Robert Maynard, a model and inspiration to all ON POLITICS



WASHINGTON --When Robert Maynard, former editor and publisher of the Oakland Tribune and the first African-American ever to own a major city daily, died the other day at 56, a host of memories rushed forth.

As colleagues in Washington in the 1960s when Bob Maynard first toiled for the Washington Post as a reporter, we remember the lively and sometimes acrimonious discussions and debates that went on in that and other newsrooms over blacks in daily journalism.

Post management prided itself in being in the forefront of hiring black reporters, and some of the best, including Bill Raspberry and Wallace Terry, were already in place when Maynard arrived, so he was not quite a pioneer.

But he had a presence, both physically and intellectually, that marked him as a leader. He joined the newsroom argument already going on, not simply on affirmative action hiring policies but also on how black reporters, once hired, were used.

Maynard's predecessors at the Post and on other newspapers had already demonstrated their special value through access to sources and acceptability among urban blacks during massive race riots in Watts and other cities. Maynard joined that corps and was a standout street reporter when the assassination of Dr. Martin Luther King Jr. in April, 1968, set Washington aflame. He fed eyewitness reports over a car radio to the Post newsroom that sparkled in their crispness and vitality.

But Maynard was far more than a riot reporter. Even as he helped argue the case that black reporters should be more than designated hitters in scenes of racial unrest, he branched out into other fields of reporting and social commentary that had little or nothing to do with his skin color.

At the same time, he pressed the newspaper, and newspapers generally, to report from a perspective of the black community that was largely being ignored or short-suited. The Post, which at an earlier time had followed the general mainstream newspaper practice of ignoring news of its black community, began to pay much more attention.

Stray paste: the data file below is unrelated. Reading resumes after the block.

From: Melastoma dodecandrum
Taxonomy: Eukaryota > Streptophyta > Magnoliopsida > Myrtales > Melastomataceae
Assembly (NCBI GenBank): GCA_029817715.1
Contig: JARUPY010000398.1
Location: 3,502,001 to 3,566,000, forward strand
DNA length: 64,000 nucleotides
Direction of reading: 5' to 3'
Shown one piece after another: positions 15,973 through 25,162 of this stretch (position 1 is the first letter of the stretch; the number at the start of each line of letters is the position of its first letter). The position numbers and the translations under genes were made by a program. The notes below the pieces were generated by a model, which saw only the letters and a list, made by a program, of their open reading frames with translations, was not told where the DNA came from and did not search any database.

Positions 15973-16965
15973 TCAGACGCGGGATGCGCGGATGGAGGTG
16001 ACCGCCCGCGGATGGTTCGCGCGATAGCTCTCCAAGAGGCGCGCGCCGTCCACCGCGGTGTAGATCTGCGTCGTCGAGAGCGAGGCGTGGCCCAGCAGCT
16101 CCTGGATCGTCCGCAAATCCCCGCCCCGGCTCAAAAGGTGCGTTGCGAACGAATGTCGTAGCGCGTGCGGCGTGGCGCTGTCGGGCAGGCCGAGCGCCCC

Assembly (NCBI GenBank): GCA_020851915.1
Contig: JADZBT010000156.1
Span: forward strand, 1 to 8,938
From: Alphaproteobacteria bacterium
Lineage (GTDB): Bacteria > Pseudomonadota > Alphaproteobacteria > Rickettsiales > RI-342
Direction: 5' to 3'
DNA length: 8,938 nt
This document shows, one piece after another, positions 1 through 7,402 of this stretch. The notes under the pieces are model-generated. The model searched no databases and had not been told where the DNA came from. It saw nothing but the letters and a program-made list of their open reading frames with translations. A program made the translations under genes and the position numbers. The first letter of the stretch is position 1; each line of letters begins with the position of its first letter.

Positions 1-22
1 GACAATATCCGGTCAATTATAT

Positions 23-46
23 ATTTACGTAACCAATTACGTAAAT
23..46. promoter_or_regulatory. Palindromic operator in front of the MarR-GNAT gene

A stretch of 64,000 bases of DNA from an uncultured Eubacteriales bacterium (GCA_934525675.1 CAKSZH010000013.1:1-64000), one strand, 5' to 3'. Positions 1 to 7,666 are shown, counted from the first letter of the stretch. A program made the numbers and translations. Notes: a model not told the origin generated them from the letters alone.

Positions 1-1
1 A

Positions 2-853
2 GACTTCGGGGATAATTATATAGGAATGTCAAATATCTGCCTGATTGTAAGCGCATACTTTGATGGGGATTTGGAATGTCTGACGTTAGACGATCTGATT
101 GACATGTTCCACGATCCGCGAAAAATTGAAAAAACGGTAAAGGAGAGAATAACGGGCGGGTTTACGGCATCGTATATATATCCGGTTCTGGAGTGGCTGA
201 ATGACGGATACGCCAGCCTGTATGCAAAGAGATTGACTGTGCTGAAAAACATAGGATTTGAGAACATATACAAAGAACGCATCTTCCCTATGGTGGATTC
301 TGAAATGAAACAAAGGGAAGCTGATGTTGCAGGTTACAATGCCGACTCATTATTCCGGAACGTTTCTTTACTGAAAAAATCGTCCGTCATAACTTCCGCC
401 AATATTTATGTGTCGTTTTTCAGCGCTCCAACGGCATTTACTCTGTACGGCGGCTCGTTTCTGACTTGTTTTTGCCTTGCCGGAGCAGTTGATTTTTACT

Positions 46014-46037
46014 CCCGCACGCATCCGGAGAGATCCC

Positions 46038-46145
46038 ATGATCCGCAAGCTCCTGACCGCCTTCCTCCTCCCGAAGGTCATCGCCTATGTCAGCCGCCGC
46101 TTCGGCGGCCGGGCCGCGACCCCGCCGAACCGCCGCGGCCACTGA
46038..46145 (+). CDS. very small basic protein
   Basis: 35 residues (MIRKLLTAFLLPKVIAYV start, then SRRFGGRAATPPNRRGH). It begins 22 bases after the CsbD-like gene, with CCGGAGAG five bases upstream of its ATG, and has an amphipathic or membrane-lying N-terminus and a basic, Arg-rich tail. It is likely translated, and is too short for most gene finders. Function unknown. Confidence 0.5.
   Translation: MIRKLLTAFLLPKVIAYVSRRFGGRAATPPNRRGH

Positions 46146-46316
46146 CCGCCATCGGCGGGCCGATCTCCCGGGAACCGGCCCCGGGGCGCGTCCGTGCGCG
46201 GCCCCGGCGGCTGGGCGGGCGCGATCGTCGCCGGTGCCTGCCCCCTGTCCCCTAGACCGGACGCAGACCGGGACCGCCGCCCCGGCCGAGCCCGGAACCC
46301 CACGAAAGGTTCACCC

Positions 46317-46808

These developments spurred by Maynard and others did not sit well with many white reporters who complained that some reporters fell short in journalistic skills but were hired anyway because they were black. The old argument that they needed experience ran smack into the reality that many newspapers were reluctant to offer that experience.

But Maynard, who himself was a high-school dropout, managed to land a job on the York, Pa., Gazette and Daily News, toiled for six years, won a Nieman Fellowship at Harvard and went to the Post.

By the mid-1970s, when we had our closest contacts with him, he was an unqualified star -- not only an icon among the paper's other young black reporters but among the most respected men in the newsroom to everyone else. His example put a severe crimp in the complaints of reverse discrimination that still could be heard from some white reporters, usually of mediocre caliber.

Maynard went on to the rarefied atmosphere of the Post editorial board, the heavy thinkers of the newspaper who churned out its daily voice on major issues of the day, and for a time he was the paper's ombudsman, dealing with barbs fired at it as its coverage of the Watergate scandal unfolded on its pages.

After he went to Oakland in 1979, we saw him only occasionally, but on those occasions he was full of enthusiasm not only for enterprising new projects he was undertaking but for news about what we, and Washington generally, were up to.

In due time, his wit and wisdom became available in a syndicated column and on the network television talk shows. But his major contribution clearly was the example he set, and not only for the host of young black reporters to whom he was a special inspiration.

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